It was after midnight, and my friend discovered that he had left his cell phone in his car. He went out to the hotel marking lot to retrieve it and noticed a man standing next to a car nearby. The man was holding a large wrench upright and lowered his arm when he saw my friend.

My friend opted to confront this gentleman.

“Is that your car? What are you doing?”

The other man said, “Nothing,” before running to a waiting car which sped away after he jumped into it.

What would you have done in that situation? It is tough to decide at a split second, and indeed safety should be considered. (Thankfully, in this case, my friend was not hurt.) While street crime is rampant in many places, it is still relatively rare to witness a crime in progress.
It is different in business. Sadly, it’s all too common to see dysfunctional and disruptive behavior at work. Every day, we see rudeness, bullying, psychological aggression and more. Studies such this one have found that workers see these things on a regular basis, and 13 million workers have reported EXPERIENCING it regularly–even weekly!

How do those workers respond to what they are seeing or experiencing? Does your company make it easy to respond in the right way?

An organization constitution, where a company has formalized its servant purpose, values and behaviors, strategies and goals, makes it easier for witnesses to engage with disruptive players in an effective way–a sort of, “We don’t do that here” mentality.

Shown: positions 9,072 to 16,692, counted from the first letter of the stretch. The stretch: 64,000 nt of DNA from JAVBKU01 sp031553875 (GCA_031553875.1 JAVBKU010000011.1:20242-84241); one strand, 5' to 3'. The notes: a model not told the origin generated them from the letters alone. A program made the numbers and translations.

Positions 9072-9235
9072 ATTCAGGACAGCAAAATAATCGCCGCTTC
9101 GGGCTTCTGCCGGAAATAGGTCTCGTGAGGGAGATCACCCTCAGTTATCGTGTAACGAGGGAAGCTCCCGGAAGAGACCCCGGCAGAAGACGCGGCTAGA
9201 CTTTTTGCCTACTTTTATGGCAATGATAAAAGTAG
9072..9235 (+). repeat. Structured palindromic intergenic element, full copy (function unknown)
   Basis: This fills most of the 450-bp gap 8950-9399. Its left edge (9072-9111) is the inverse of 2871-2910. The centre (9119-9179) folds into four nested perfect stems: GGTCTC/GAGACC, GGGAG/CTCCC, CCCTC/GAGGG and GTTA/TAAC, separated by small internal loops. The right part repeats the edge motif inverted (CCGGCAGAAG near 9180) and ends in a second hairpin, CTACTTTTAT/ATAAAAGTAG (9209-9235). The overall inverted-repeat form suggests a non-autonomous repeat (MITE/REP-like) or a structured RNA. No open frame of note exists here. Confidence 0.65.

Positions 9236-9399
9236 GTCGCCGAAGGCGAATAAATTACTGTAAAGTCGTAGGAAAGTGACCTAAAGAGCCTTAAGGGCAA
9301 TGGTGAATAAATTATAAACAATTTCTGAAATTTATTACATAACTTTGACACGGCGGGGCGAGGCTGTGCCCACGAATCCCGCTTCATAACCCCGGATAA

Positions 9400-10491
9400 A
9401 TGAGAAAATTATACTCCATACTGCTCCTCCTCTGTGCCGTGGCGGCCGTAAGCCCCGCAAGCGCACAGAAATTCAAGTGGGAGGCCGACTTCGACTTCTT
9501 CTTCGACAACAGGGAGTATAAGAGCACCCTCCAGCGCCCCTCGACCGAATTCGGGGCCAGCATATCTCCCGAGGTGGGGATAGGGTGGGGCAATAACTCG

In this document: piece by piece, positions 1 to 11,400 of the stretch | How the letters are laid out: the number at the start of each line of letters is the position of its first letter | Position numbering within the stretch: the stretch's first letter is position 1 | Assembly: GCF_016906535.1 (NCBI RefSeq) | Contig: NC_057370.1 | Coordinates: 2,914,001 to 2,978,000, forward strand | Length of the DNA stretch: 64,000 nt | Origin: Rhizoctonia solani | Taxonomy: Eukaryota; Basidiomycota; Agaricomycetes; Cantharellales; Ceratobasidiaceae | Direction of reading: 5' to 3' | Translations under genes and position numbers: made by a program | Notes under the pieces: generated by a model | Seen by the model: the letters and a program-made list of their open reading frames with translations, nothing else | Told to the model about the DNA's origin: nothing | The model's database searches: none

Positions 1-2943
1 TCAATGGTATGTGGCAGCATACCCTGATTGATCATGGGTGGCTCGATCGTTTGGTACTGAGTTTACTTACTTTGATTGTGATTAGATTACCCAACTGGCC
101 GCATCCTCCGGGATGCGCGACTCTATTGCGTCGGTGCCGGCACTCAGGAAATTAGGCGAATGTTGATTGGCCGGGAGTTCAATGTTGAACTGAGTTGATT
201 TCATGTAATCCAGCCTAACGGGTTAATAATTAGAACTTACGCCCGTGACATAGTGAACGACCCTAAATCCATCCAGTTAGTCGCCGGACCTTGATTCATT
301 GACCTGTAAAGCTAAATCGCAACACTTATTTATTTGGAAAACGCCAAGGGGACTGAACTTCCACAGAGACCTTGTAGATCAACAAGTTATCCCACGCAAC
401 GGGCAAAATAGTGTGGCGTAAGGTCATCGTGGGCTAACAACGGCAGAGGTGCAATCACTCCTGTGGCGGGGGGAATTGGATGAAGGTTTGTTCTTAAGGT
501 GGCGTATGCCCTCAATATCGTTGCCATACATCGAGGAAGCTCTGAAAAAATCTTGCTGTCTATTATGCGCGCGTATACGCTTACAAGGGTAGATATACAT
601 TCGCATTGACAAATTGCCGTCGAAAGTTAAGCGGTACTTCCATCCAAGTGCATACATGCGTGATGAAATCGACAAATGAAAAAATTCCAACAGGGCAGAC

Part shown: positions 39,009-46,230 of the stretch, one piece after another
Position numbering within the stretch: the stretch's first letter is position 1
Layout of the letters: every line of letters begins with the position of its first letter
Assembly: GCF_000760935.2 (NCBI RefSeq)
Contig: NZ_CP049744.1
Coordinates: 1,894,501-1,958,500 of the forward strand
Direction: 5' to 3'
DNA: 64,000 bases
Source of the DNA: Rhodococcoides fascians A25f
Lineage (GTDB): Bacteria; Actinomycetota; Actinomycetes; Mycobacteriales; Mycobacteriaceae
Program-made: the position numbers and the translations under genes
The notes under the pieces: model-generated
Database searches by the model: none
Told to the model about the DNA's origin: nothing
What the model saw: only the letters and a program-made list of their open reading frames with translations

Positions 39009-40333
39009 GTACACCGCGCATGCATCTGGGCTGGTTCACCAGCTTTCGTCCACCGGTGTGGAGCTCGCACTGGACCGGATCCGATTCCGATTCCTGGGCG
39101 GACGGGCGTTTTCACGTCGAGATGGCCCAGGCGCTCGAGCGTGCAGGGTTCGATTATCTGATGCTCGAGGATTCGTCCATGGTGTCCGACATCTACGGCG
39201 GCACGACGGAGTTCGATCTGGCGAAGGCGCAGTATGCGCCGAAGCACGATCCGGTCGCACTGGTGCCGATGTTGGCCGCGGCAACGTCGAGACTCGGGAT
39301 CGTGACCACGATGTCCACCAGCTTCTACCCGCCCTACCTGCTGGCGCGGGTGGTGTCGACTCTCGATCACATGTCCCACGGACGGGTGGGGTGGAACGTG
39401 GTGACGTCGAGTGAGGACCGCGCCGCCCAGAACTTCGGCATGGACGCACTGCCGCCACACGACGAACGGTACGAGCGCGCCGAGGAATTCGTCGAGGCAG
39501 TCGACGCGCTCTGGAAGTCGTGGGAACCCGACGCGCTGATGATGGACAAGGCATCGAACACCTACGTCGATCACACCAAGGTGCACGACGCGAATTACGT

When you define values in behavioral terms, you make the “rules of engagement” very clear. For example, if you state that you expect each team member to treat others with respect every moment of every day, you have a basis by which to handle disrespectful behavior.

When this clarity is missing, however, and the expectations are not clear, the issues become muddy, and there isn’t a standard by which to address them.

Going back to the story of my friend, he wrote down the license number of the getaway car and immediately reported it. The police came and took a report.

He told me, “I didn’t know if the guy was going to hit me or what, but I couldn’t let him break into that car.”

I said, “I’m proud of you for doing the right thing in the face of many unknowns, and I’m glad you’re safe.”

Do you make it easy for your workers to do the right thing?

S. Chris Edmonds is a speaker, author, and executive consultant. He shares insights on organizational culture, servant leadership, employee engagement, and workplace inspiration.

He writes books and articles and records podcasts.

In his free time, he’s a working musician with the Brian Raine band in Denver, CO.